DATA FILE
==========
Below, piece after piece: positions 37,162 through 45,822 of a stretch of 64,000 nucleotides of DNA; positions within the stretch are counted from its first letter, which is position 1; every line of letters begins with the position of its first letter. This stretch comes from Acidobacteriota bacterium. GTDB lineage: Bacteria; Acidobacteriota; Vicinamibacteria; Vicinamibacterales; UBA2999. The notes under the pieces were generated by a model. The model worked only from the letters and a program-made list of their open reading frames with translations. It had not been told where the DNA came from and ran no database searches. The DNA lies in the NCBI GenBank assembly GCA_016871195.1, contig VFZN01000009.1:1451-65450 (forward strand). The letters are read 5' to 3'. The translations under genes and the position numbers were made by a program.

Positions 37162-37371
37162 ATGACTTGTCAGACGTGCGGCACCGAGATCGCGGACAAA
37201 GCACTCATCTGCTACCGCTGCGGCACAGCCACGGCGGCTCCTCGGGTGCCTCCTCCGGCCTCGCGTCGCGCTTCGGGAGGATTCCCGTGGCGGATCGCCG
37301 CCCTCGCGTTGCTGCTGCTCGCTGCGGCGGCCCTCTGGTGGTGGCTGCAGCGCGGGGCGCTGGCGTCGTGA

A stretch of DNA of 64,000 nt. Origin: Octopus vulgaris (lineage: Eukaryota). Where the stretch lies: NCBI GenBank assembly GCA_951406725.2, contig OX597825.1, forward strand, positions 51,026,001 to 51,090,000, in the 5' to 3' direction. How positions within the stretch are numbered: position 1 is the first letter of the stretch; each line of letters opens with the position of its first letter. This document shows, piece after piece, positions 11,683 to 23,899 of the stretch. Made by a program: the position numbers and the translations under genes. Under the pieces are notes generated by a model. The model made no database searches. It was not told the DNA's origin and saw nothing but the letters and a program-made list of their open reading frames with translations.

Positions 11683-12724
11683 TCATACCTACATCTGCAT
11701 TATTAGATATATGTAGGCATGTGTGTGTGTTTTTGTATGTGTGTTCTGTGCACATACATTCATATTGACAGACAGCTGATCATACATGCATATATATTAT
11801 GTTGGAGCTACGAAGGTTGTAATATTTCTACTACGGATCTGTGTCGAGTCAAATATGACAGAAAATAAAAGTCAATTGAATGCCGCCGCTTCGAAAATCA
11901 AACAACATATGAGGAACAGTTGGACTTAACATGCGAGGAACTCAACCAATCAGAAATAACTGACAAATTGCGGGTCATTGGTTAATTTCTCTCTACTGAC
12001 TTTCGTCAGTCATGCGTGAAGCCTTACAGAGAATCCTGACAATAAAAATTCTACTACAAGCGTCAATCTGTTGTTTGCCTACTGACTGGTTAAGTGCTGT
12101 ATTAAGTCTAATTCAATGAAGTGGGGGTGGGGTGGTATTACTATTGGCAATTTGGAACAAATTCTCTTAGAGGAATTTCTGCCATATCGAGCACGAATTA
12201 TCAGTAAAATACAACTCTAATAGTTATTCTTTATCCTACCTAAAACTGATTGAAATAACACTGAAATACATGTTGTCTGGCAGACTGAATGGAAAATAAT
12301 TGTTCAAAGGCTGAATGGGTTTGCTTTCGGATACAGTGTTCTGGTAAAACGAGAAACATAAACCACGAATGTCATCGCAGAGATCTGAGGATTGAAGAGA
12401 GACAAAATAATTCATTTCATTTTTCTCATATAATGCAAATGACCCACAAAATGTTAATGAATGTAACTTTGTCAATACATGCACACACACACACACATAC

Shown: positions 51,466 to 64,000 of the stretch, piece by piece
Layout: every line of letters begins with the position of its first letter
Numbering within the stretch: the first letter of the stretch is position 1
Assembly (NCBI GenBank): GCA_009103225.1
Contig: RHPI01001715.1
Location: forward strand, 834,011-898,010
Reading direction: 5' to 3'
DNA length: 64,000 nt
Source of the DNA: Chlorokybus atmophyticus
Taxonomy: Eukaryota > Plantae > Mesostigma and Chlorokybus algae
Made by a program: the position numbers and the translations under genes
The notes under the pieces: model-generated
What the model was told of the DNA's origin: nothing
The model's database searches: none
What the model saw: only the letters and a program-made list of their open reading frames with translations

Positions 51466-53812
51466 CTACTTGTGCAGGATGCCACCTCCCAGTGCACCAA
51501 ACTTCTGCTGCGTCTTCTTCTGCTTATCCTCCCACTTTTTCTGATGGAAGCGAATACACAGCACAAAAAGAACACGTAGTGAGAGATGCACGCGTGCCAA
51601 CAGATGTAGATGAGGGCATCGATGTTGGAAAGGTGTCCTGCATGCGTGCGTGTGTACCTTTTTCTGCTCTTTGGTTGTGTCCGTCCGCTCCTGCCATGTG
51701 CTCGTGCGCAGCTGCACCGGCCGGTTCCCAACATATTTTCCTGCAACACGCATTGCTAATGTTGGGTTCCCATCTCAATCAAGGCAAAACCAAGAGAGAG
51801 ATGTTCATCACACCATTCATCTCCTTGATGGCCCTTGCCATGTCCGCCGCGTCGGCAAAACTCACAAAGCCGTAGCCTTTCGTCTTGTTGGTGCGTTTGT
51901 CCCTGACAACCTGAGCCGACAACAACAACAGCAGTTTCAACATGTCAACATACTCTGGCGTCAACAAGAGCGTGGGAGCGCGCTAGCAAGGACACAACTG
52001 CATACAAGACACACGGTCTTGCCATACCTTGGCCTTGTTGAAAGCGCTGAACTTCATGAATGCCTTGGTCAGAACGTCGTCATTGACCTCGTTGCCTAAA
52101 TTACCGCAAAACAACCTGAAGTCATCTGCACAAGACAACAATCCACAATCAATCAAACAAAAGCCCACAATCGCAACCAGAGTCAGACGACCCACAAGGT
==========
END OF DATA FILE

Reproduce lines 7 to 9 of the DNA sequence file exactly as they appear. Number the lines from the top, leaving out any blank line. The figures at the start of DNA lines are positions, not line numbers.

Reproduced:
Positions 11683-12724
11683 TCATACCTACATCTGCAT
11701 TATTAGATATATGTAGGCATGTGTGTGTGTTTTTGTATGTGTGTTCTGTGCACATACATTCATATTGACAGACAGCTGATCATACATGCATATATATTAT